1. Let’s be honest, RPi4 is their first decent board. I seldom use mine to test code, and build times are bearable. The USB-C connector addressed the issues the micro-USB connector faced. The RAM and I/O bandwidths are low by they made a lot of progress since RPi3. And thanks to modern full-metal enclosures that serve as huge heatsinks, throttling is a thing of the past. I’m not saying the product is awesome, but that it works pretty well and is particularly inexpensive. For sure, when you compare it to an Armada8040 running 4xA72 at the same frequency, you understand that something is clearly missing in RPi. But for 1/5 of the price or so, that’s OK.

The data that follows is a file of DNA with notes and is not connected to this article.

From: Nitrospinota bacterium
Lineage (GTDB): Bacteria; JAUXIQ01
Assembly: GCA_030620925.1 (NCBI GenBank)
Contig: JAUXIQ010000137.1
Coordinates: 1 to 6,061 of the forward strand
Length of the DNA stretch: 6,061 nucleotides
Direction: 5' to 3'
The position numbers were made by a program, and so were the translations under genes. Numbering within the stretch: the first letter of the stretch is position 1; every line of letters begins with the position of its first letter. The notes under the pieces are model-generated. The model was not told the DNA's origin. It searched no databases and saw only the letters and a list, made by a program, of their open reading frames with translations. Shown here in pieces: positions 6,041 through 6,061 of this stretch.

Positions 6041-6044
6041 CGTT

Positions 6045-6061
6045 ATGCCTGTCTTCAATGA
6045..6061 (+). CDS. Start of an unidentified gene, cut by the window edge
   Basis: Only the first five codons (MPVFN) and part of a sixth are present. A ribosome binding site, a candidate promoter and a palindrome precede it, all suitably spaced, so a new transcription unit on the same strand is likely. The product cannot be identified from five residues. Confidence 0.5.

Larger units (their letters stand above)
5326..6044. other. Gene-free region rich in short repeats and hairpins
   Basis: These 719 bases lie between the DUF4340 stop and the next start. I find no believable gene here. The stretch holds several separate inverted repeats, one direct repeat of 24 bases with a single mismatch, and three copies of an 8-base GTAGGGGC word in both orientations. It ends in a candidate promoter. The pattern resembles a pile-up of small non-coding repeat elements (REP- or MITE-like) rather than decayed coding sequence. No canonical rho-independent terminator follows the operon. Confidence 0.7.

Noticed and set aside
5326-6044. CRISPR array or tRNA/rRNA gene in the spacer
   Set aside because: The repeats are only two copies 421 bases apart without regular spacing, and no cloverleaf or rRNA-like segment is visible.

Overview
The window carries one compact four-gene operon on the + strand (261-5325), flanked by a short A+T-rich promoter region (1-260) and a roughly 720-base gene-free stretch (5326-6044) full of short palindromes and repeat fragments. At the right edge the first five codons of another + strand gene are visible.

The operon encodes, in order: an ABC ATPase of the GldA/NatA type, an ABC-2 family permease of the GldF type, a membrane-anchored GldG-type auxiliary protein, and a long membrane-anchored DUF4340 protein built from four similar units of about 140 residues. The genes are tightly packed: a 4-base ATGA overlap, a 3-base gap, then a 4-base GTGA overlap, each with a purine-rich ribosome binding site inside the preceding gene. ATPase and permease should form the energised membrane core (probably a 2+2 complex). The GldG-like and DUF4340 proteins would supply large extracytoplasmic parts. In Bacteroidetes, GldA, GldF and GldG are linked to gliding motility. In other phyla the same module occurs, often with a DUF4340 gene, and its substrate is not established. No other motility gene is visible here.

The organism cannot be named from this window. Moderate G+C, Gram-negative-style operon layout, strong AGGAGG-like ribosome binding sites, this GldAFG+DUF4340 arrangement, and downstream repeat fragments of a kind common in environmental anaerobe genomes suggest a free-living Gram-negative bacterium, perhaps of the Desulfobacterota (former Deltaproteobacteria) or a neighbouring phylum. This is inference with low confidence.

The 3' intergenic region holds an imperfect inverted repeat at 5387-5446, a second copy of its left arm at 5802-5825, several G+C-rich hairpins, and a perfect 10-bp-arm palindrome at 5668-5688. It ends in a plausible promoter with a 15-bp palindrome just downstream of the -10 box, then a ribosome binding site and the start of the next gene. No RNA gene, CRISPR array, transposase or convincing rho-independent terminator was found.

RK3399 isn’t that good unfortunately. There are some bus arbitration issues between the A53 and A72 cores to reach L3 and RAM. A single A53 core cannot use the full L3 bandwidth, which indicates that they probably throttle them to work around some internal limitations, or maybe that the use aggressive power savings to limit thermal dissipation. I indeed noticed that an A53 core becomes faster when another one works in parallel!

      A 2GHz RPi4 gives me exactly the same build times as a stock RK3399 with 6 cores (2*1.8+4*1.4). In such conditions I still favor less but faster cores.

      Odroid N2+ with its S922X at stock frequency is 50% faster than RK3399 for me, which is far from being negligible, and it supports being massively overclocked (mine runs at 2.4 GHz). But for *some* use cases, the A73 is not as good as A72. YMMV.

      New ARM cores like A55 show impressive improvements on RAM bandwidth, sometimes 2x even compared to A72, and sometimes manage to significantly shorten the gap with the older A72. At least for this reason A76 will be interesting to have a look at.

      1. > The USB-C connector addressed the issues the micro-USB connector faced